“First of all, Bill was an artist,” Madeline Anderson, a staff member on Black Journal said in a recent conversation. “He brought a sense of artistry to the way we made films. The young producers on the series were not afraid to experiment and Bill wasn’t afraid to let them. So some of the pieces weren’t really done in a newsreel style. They were done as little films.” Anderson began her career working with the legendary documentarian Richard Leacock, with whom she made her first film, Integration Report 1, and later became an editor. By the time she joined Black Journal she said, she had already worked in production houses with NET contracts for seven years. She began working on Black Journal as an editor and then, as the series progressed, Greaves began encouraging her to create her own pieces, where she would act as producer, director, writer, and editor, handling all responsibilities.
A Tribute to Malcolm X, a film Anderson made for the ninth episode of Black Journal, represents the freedom Greaves gave the staff to pursue their own personal projects. The film mixes various speeches given by Malcolm X, still photographs, and testimony from Betty Shabazz, Malcolm X’s wife, to present a multifaceted portrait of the complicated public figure. In later episodes of the series, Kent Garrett produced segments on African-American police officers and soldiers in Vietnam, and Greaves moderated a panel on the intersection of sports and politics with major black athletes including Jackie Robinson, Bill Russell, Arthur Ashe, and more. Under the leadership of Greaves, the segments became longer and more experimental, combining cinema verité documentary with direct address commentary and sequences that reflected the growing avant-garde cinema happening around the country. On the surface, Greaves and co-host Wali Sadiq began wearing dashikis and introducing the show with proclamations in Swahili, a more colorful presentation that reflected the depth and magnitude of black experience.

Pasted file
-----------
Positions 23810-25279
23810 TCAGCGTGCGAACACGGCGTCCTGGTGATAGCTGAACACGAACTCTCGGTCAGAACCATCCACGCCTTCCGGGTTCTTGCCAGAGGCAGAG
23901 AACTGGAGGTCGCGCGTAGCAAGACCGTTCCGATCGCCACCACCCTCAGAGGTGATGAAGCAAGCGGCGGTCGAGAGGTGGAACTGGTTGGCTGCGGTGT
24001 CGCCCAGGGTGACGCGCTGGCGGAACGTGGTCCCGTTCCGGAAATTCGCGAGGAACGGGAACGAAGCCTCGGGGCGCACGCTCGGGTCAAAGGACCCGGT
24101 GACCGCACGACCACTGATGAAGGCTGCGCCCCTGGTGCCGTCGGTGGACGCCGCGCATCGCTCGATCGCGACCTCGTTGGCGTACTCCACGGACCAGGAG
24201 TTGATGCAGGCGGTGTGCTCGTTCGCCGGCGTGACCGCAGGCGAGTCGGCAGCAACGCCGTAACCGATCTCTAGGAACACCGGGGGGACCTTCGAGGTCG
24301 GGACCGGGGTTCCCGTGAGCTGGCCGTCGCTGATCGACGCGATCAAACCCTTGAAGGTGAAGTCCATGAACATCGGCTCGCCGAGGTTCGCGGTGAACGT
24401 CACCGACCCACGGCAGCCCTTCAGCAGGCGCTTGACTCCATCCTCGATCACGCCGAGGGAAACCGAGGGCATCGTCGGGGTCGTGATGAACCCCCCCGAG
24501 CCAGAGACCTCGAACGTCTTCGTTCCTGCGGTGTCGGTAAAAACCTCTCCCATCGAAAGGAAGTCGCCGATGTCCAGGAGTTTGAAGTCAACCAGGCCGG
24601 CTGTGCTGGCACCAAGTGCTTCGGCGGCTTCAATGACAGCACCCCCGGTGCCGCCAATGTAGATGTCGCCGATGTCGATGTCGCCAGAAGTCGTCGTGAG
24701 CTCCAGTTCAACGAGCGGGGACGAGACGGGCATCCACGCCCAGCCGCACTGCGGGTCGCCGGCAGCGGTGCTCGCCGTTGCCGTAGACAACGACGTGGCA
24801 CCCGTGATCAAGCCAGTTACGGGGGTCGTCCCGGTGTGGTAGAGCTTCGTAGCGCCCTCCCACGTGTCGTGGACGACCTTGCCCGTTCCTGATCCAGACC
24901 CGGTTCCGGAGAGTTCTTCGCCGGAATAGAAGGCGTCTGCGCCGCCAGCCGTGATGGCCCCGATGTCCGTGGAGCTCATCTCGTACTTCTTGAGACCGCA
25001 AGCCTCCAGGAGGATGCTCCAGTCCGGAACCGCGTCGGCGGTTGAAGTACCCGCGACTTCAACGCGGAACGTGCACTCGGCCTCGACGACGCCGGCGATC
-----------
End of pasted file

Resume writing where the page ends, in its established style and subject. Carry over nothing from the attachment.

“What Bill inspired in us was that this was our golden age,” Anderson said. “This was the golden age for black input into the media, as film producers, directors, cameramen, and all of the aspects that go into making films.”
But as soon as Black Journal began to find its rhythm, arguably producing some of the most important documentaries of the period and reaching a far wider audience than ever before, there was pushback. Just a few months after Greaves became executive producer, the show faced several financial cuts, reported to be almost 80 percent of its total budget by the end of the first year. Over the final months of 1968 and into 1969, various reports from the New York Times indicated that the program received grants, first from Polaroid and later from Coca-Cola, that allowed it to continue for short periods of time.